About two-thirds of the way through his new directorial effort “I Love You, Daddy,” comedian Louis C.K. presents a conversation you don’t hear much, well, anywhere: His character and a love interest played by Rose Byrne sit on a bed and discuss social attitudes about sex between older men and teenage girls.
C.K.’s character, a successful if bumbling TV showrunner named Glen Topher, has just seen his 17-year-old daughter (Chloe Grace Moretz) go off to Paris with a 68-year-old director (John Malkovich, in maximum slow-talk creepiness). Glen is horrified by the prospect and feels he has failed as a parent.
Byrne’s character, an actress who says that as a teenager she also had a relationship with an older man, dismisses Glen’s concerns in strong terms. She tells him that age distinctions are arbitrary, or at least should be just one factor in a larger evaluation.
So it’s not a movie you’ll see at the multiplex next to the latest Marvel offering.
“When I was growing up a lot of dudes of that [older] generation had teenage girlfriends,” C.K., 49, said in an interview with several of his actors Sunday, a day after its premiere at the Toronto International Film Festival. “You’d see pictures of them at Studio 54, and they would have a girl on their lap who was obviously a teenager. And people would say” — he waves aside his hand — “oh, that guy just likes that.’”
Such taboos are at the center of C.K.’s film. The comedian has made a movie that will at once delight some fans with its audacity while emboldening a fair share of his critics, what with its talk of sexual politics and parenting in ways that are rarely put on the table.
Shot on the sly earlier this year in C.K.’s home city of New York, the film — which was acquired by specialty distributor The Orchard following the Toronto premiere — is independent in more than just thinking.
The “Louie” creator, famous for overseeing many aspects of the production and even distribution process, funded the entire project himself. As a result he was able to make some heavily noncommercial choices — including presenting the film in black-and-white and using orchestrations from the 1940s. The film feels, early and often, like an homage to throwback Woody Allen.
Fans will also recognize the setup from a more current entertainment moment. As it explores a C.K.-played character raising a daughter that takes advantage of his parental insecurities, “Daddy” takes the same kind of oddball slice-of-life approach as his critically acclaimed FX comedy series, with a bewildered C.K. at the center. Though Glen is more financially successful than C.K.’s “Louie” character, he’s not any closer to figuring out life, particularly life with his daughters.
Indeed, the film’s primary themes are showbiz success and parenting — whether the former creates more problems, and the latter forefronts an inability to solve them.
“I think all parents feel worried that way,” C.K. said as he sat with some members of his cast, including Edie Falco (his uptight producing partner in the film), Ebonee Noel (his daughter’s friend), Charlie Day (his foul-mouthed actor friend) and frequent collaborator Pamela Adlon (another foul-mouthed friend). “I worry that I talk about my kids without listening. So I put stuff in there like that because I think it’s funny.”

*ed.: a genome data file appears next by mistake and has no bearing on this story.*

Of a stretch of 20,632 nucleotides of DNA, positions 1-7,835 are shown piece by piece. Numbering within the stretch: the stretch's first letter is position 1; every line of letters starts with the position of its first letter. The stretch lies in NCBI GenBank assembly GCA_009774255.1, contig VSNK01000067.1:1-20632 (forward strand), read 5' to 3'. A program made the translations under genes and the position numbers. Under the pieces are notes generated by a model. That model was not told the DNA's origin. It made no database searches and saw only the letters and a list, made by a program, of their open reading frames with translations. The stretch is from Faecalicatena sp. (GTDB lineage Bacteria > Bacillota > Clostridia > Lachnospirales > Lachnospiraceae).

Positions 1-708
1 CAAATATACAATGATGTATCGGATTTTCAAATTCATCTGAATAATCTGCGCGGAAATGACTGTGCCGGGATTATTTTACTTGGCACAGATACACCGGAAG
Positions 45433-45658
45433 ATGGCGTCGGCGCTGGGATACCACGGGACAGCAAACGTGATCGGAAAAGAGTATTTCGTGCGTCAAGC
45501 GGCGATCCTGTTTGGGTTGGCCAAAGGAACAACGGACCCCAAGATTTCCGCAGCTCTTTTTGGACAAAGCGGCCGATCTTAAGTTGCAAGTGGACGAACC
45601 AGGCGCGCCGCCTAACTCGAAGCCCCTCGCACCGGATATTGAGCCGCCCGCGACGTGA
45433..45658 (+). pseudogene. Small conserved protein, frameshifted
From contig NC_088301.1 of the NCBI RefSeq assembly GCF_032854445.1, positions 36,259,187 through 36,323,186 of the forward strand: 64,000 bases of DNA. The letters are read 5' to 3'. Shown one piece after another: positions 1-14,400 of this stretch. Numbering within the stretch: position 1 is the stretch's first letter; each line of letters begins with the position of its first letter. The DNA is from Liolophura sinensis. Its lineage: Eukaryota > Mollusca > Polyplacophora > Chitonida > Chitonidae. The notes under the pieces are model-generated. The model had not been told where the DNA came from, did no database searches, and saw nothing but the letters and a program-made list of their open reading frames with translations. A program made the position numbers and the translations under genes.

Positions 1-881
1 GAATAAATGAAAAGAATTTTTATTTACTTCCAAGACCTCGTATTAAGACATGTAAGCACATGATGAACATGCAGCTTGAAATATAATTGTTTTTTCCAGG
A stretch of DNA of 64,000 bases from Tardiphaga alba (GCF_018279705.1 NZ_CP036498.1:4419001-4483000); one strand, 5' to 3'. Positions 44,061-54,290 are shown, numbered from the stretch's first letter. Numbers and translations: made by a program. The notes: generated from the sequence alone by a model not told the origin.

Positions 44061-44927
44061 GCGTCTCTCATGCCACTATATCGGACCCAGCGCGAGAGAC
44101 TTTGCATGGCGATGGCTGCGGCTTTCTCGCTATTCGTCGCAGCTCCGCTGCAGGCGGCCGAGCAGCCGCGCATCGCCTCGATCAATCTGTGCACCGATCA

“I keep doing the same thing over and over [in my work],” he added with a nervously self-deprecating laugh.
As for the Byrne comments in the bedroom scene — and the potential criticism that he is legitimizing those opinions — C.K. said, “Some I agree with, and some I don’t. But to not even talk about it?”
The show-business overtones come from a similar place of self-questioning as the parenting elements, he said. “I worry sometimes I’m making the actors and the crew do very traumatic and ridiculous things and they shouldn’t do half of them,” he said. “So this [character] is an expression of my fears of how I come across.”
Day waves aside those worries. “What’s refreshing is that art is not made by committee, and that’s not how this was done. That’s not how Louis does things,” he said.
Still, for all the irksomeness of studio notes, they can sometimes provide a check on more provocative ideas. C.K.’s total control is why the movie is willing to look at romance of wildly intergenerational differences, a point that is certain to be problematic to some viewers.
“Generations before us did … we don’t agree with, and you could discard a lot of ideas that seemed normal then as heinous now,” he said on the question of offending contemporary standards. “Years from now they’ll say that about our generation. And we’ll say, ‘It was 2017, that’s what was done.’ I don’t know what that would be — ”
“There’s nothing left,” said Falco.
The issue of viewing acts from decades before from a place of modern sensitivity and understanding brings the movie back to the Allen factor. That the film looks like a vintage Woody film only underscores the point.
So is this a comment on Allen’s life that, subversively, uses his own filmmaking tools?
C.K. cautioned not to read, well, too much into it.
“We both live in Manhattan, and we both like shooting in the city, and we both like old music, so our films will look similar,” he said. “It’s more about the bleeding edge between generations, between what one group thought was OK to do and [for] another now it’s not.”
He paused and gave another self-deprecating laugh. “It’s a big mess.”